New Research finds Confidence is Key for Commercial Property Markets

Posted on 24 October, 2011 by MOVEHUT

A survey of commercial property developers and other commercial property professionals has found that many now expect rents in London to fall into negative territory for the first time in twelve months.

The survey comes from the Royal Institution of Chartered Surveyors (RICS), an independent body regulating residential and commercial property professionals. The research, the UK Commercial Market Survey, covers the third quarter of 2011.

Over this period, occupier demand for commercial property in London was reported to have declined, following a rise over the previous two quarters of the year.

This comes at a time when commercial property availability in London is increasing. Commercial property in the London retail sector registered both the quickest jump in availability (15%) and the steepest fall (30%) in the London sectors surveyed.

The RICS said the resulting negative balance was down to surveyors observing an “uncertain outlook for the wider economy which is impacting negatively on demand”. Excluding London, the expectation is that any recovery in rents is likely to prove elusive and capital values away from London look set to “remain under pressure”. This is a message that has been repeated time and time again in reports and surveys reviewed here in this blog over the last year.

The RICS believes the sovereign debt crisis in Europe, which has engulfed Greece and threatens to spread to other EU member states, is a significant factor. The “wave of negative news flow” is cited as affecting a commercial property sector in which “confidence is clearly critical”. As we all know, it’s confidence that drives markets and, with the financial crisis ongoing in many parts of Europe and other economies further afield still not having recovered from the global recession, this is likely to be a major factor in the way many companies make their commercial property decisions in the future.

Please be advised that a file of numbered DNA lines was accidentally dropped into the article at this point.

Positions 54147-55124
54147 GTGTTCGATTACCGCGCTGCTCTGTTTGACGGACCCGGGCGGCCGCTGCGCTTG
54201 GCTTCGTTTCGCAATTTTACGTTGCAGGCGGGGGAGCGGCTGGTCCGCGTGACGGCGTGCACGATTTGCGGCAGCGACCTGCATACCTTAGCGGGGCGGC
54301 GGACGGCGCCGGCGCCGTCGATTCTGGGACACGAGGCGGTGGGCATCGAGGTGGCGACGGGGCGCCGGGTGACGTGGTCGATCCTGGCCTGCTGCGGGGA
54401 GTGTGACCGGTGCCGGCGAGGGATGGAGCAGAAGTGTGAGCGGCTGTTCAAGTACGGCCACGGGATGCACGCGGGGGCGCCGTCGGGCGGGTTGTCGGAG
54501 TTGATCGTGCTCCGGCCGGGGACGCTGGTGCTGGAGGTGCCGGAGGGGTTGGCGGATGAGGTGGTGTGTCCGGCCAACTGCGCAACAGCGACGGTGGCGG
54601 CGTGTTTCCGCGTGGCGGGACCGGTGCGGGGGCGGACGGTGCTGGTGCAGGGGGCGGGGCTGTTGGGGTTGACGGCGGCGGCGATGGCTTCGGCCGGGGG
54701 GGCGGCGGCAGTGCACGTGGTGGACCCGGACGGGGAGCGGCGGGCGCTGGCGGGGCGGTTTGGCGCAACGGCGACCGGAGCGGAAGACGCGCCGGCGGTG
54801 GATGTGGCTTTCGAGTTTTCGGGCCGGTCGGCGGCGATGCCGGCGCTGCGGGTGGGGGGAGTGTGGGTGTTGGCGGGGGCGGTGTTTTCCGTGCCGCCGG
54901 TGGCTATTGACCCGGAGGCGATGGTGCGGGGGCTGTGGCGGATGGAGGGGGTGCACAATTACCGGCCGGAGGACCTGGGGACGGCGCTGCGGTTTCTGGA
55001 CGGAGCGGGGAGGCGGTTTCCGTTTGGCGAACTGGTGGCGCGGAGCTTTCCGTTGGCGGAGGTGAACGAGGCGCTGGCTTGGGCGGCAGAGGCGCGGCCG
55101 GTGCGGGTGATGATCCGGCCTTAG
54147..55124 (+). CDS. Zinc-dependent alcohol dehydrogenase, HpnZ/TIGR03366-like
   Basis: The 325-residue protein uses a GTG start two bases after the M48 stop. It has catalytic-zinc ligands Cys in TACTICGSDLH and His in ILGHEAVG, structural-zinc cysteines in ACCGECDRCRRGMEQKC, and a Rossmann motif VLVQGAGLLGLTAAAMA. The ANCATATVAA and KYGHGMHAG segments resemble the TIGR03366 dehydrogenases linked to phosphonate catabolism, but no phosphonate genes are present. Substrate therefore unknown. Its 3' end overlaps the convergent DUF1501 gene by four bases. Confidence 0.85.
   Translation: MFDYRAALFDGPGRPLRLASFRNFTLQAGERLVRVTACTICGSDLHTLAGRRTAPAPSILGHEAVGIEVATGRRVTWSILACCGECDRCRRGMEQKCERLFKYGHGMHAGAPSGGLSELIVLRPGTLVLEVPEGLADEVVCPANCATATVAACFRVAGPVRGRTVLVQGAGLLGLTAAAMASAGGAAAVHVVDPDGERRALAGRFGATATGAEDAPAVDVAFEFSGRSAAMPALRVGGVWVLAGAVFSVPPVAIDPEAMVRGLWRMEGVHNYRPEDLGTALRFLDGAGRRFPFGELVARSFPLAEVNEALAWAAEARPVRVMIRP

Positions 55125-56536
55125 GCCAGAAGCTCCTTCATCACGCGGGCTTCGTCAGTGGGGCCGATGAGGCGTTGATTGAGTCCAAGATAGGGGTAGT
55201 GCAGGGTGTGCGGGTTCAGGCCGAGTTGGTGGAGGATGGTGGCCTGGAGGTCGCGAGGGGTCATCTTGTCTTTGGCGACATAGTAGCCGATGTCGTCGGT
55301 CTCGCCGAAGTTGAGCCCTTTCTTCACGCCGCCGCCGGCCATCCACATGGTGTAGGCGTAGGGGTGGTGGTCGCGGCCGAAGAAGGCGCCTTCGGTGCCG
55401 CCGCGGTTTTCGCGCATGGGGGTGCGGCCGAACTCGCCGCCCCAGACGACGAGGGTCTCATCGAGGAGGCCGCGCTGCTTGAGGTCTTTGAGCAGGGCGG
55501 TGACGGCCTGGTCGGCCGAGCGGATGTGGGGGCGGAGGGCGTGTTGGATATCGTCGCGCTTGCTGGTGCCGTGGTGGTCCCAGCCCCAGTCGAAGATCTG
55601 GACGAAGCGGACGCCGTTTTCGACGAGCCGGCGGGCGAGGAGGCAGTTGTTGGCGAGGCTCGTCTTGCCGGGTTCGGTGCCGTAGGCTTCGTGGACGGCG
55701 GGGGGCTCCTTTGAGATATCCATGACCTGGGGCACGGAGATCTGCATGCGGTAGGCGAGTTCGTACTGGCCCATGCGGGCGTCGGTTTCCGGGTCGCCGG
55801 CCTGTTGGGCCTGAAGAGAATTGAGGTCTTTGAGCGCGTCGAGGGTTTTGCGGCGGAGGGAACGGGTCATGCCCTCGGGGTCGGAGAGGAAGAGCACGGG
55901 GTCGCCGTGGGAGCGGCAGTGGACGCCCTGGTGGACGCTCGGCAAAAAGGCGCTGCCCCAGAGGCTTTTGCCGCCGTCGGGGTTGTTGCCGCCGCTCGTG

Outside of London, at a national level, commercial property rental expectations were most negative for offices. In London, respondents said the commercial property market for offices remains buoyant, citing the continued interest from foreign investors.

Commercial property landlords appear to be offering more inducements to prospective commercial property occupiers, particularly in the retail sector. Apart from London, inducements were more common in all commercial property sectors, across the regions.

Commercial property observations within London boroughs concluded that there was “a general lack of supply of good quality stock” in Kensington and Chelsea.

In Westminster, commercial property occupiers appear “to be very pessimistic about the economy, and as a consequence they are unwilling to accept the higher rentals, longer leases and fewer incentives” on offer there.

In the West End of London, “a continuing shortage of Grade A offices should keep rents level”.

In the City of London, “fragile confidence is likely to lead to a cooling of rental growth expectations”.

London in general has “limited supply in certain quality, location, and size bands” of commercial property.

In Ealing, north-west London, commercial property demand “is starting to improve with more deals”.

Respondents from the North of England’s commercial property market found a negative balance of supply exceeding demand in all commercial property sectors.

To gather this research, the RICS sent out questionnaires to commercial property organisations in London and throughout the UK. Respondents were asked to compare conditions in the commercial property market over the past three months with the previous period. Questionnaires were returned by 254 commercial property professionals. Data was divided into three commercial property sub-sectors: offices, retail and industrial property.

While this is still a very small-scale assessment of the market it does help to paint a picture of how commercial property professionals feel about the way their market is moving and where it is heading. London still seems able to ride the storm better than other regions, and global economic factors are still seriously affecting demand, but by keeping a watchful eye on the markets we will be able to report on progress in the commercial property sector, whether positive or negative, as the months go by.

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